Analysis of Phosphorus Extraction from Spent Mushroom Compost Application on Reclaimed Mine Soils

Open Access
Groff, Serena Joy
Area of Honors:
Environmental Resource Management
Bachelor of Science
Document Type:
Thesis Supervisors:
  • Richard Charles Stehouwer, Thesis Supervisor
  • Robert David Shannon, Honors Advisor
  • phosphorus
  • mine soils
  • abandoned mine soils
  • mushroom compost
  • amendment
  • reclamation
  • soil fertility
  • nutrient
  • adsorption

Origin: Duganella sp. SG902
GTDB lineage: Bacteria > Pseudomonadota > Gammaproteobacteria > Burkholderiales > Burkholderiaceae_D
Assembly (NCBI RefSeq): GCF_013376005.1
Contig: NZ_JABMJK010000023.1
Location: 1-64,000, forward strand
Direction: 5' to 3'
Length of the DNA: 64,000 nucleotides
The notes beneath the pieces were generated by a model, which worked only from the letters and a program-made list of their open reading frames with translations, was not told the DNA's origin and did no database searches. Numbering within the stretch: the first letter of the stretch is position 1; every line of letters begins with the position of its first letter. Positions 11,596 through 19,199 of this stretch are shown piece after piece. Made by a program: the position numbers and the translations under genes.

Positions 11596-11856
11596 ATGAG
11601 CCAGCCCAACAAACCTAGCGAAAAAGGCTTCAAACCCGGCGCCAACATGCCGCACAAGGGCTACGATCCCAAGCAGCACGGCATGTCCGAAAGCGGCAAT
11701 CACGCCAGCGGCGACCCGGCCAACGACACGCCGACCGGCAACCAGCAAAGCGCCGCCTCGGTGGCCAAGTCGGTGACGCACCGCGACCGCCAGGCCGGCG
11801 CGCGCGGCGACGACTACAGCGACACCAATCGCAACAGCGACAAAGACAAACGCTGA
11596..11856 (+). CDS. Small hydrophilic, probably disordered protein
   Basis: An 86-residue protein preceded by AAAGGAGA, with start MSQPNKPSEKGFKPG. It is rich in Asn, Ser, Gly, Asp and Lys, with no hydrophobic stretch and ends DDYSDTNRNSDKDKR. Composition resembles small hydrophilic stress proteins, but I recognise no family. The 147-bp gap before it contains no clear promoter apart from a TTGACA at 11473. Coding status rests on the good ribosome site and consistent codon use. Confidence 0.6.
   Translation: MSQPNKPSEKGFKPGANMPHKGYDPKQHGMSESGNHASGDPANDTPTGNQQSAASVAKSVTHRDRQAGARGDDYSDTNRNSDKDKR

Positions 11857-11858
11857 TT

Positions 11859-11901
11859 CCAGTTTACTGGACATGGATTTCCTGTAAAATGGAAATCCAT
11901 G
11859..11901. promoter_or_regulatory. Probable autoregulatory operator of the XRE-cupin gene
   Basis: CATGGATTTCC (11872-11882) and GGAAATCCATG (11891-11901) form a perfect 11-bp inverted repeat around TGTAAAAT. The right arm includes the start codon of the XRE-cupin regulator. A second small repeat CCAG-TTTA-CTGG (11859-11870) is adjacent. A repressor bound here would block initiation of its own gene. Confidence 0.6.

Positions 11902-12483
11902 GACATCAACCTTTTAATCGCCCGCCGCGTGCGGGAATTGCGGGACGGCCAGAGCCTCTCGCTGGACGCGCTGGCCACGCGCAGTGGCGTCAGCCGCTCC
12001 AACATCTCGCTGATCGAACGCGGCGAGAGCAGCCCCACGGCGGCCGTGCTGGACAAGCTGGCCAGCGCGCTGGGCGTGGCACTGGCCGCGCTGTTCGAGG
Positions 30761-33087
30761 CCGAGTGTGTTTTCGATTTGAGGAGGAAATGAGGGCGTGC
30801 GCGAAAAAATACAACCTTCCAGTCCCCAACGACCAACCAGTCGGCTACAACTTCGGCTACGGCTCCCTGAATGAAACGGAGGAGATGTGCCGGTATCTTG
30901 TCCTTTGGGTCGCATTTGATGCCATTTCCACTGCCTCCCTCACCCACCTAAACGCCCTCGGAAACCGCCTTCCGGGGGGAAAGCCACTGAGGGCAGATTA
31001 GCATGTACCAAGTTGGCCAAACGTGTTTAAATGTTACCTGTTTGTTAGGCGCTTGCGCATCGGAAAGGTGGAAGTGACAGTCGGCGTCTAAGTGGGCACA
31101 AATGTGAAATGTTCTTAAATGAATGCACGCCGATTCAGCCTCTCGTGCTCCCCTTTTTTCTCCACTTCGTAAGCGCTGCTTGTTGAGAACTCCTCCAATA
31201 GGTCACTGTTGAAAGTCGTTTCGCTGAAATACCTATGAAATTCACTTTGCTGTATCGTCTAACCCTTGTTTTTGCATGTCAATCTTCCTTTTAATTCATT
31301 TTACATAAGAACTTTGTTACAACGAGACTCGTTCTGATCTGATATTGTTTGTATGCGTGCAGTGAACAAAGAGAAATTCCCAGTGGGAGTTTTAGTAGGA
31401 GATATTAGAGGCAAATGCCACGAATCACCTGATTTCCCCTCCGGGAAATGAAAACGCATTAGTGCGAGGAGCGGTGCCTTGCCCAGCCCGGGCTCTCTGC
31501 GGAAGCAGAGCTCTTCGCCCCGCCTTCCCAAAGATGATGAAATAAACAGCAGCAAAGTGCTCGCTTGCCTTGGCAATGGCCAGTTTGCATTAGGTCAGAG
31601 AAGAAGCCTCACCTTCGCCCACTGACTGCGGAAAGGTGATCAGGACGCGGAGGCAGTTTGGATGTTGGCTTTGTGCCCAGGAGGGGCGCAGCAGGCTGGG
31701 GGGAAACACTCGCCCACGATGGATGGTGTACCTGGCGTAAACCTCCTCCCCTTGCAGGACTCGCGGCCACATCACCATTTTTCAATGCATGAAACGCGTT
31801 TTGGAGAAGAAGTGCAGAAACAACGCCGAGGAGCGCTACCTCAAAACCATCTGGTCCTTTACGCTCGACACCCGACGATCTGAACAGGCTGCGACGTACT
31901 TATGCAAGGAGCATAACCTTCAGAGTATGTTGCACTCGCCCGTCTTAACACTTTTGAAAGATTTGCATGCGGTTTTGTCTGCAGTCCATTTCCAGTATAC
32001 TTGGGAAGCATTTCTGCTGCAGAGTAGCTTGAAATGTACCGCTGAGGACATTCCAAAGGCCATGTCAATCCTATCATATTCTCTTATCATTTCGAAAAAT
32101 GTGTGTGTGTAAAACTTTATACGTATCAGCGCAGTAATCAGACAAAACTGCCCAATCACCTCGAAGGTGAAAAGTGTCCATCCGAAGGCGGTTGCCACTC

Abandoned mined lands are often regarded as infertile zones with limited agricultural potential. However, reclamation with organic materials has been shown to greatly increase biomass crop production on such sites. In Pennsylvania, mushroom industries are looking for an efficient way to handle spent mushroom compost (SMC). Applying SMC to mine soil increases fertility, but also introduces an environmental concern due to high levels of phosphorus (P). Therefore, the fate of P applied from SMC needs to be understood to a greater extent. This laboratory study investigated P loss from surface-applied SMC and its subsequent transport through mine soils. Mine soils amended with manure + paper mill sludge or lime + fertilizer were obtained from a site in Schuylkill County, either with no added SMC or 15 ton/acre repeated applications. A mechanical vacuum extractor was utilized to simulate a 5-year precipitation event so that leachates could be collected after passing through two 5-cm soil layers and P movement could be measured. Colorimetric analysis by an automatic Lachat allowed orthophosphate fractions to be identified, whereas an ICP analysis machine was used to determine total P. By subtracting ortho-P from the total, organic P fractions were obtained. The orthophosphate fraction accounted for about 75% of each leachate. It was found that the spent mushroom compost layer leached approximately 59.7 mg total P/g compost. Repeated applications of SMC increased the amount of P sorption on manure + paper mill sludge reclaimed soils when compared to the reclaimed soils without SMC application. In both treated soils, the amount of P leached below 5-cm was minor in the context of environmental concerns. For all simulations, the subsoil layer effectively immobilized the remaining P. This study shows that P was retained despite previous applications of SMC. Once future studies answer questions about the impacts of other variables on field application of SMC, mushroom industries can begin to efficiently handle their waste product.